Background Benefits and risks of corticosteroid treatment in rheumatoid arthritis (RA) are debated. Patients with RA are at increased risk of malignant lymphomas. In a large case–control study of risk factors for lymphoma in RA, it was recently reported that steroid treatment was associated with decreased lymphoma risk.
Objective To further assess the nature of the association between steroid treatment in RA and the risk of lymphoma.
Methods In a cohort of 74 651 patients with RA, 378 patients with lymphoma and 378 matched RA controls were identified, and information on inflammatory activity and different aspects of steroid treatment (duration, therapeutic strategy and mode of administration) abstracted from their medical records. Lymphomas were reclassified (WHO classification) and examined for Epstein–Barr virus. Relative risks were assessed as adjusted odds ratios (ORs) through conditional logistic regression.
Results A total duration of oral steroid treatment of <2 years was not associated with lymphoma risk (OR=0.87; 95% CI 0.51 to 1.5), whereas total treatment >2 years was associated with a lower lymphoma risk (OR=0.43; 95% CI 0.26 to 0.72). RA duration at the initiation of oral steroids did not affect lymphoma risk. Intra-articular steroids were associated with a reduced lymphoma risk, but only when used as swift flare treatment (OR=0.22; 95% CI 0.13 to 0.37). Analyses by lymphoma subtype showed a reduced risk of diffuse large B-cell lymphoma (crude OR=0.59; 95% CI 0.37 to 0.94).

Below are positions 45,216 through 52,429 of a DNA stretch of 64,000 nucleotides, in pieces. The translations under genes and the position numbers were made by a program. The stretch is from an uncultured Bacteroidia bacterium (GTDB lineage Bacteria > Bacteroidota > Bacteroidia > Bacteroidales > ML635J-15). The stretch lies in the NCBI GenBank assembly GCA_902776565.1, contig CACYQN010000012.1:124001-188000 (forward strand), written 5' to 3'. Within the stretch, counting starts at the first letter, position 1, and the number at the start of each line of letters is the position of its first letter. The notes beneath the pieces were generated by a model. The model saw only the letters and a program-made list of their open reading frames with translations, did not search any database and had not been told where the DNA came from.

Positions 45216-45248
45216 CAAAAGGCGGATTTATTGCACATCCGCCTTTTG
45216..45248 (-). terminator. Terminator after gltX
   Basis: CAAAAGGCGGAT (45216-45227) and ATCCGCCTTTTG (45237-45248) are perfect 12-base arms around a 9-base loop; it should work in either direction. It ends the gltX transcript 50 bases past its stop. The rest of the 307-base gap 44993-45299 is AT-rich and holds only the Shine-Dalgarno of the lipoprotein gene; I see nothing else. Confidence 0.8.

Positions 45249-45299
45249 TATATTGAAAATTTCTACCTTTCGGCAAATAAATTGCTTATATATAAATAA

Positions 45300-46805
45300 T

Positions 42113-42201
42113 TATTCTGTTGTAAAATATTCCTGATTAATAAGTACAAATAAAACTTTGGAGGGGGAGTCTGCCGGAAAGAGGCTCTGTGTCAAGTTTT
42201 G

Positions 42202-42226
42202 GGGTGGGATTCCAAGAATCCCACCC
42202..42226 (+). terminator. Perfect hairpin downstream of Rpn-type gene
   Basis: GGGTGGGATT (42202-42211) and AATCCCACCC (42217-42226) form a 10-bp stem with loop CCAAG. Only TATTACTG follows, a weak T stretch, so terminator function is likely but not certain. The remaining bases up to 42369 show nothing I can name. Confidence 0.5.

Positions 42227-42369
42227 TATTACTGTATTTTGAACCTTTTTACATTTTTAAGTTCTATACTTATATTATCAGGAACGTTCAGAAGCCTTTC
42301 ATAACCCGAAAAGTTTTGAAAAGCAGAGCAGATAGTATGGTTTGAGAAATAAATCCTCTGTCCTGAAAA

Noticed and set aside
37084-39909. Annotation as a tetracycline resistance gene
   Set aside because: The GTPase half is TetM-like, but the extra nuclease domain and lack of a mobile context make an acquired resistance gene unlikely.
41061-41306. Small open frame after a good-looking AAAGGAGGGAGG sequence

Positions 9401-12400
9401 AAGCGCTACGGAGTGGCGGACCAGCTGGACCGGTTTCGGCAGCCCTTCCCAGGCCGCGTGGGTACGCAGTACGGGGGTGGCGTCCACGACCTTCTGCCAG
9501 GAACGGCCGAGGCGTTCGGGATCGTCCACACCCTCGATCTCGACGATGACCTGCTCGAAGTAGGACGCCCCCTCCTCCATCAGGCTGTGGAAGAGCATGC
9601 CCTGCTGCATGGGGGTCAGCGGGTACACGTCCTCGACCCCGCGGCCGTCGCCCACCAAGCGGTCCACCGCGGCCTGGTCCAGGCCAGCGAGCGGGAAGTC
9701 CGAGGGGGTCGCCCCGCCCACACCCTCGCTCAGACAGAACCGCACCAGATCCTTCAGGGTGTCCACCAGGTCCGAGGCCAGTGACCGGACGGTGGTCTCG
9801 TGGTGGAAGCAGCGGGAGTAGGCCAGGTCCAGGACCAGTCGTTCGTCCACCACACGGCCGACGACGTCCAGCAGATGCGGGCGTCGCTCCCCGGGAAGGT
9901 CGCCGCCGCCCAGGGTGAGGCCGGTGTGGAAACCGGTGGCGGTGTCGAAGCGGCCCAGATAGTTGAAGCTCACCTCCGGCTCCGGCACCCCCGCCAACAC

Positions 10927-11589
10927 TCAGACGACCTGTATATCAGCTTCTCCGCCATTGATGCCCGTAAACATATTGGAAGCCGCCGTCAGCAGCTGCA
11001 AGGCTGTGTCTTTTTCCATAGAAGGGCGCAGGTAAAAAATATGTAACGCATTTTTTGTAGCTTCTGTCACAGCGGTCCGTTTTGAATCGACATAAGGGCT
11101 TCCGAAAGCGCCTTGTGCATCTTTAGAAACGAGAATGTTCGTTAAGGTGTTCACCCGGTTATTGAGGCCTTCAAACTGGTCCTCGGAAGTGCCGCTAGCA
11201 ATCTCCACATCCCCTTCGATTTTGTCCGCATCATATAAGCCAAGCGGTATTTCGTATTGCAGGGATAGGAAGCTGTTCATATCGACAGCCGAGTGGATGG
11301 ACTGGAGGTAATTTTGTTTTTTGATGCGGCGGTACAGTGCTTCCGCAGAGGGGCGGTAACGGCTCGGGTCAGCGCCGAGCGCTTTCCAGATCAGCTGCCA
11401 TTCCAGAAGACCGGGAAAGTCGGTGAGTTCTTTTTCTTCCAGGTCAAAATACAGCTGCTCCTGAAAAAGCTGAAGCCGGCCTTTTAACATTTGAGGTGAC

Conclusion In this RA population, use of steroids was associated with reduced lymphoma risk. Whether this association is a generic effect of steroids or specific to the studied population remains unknown.
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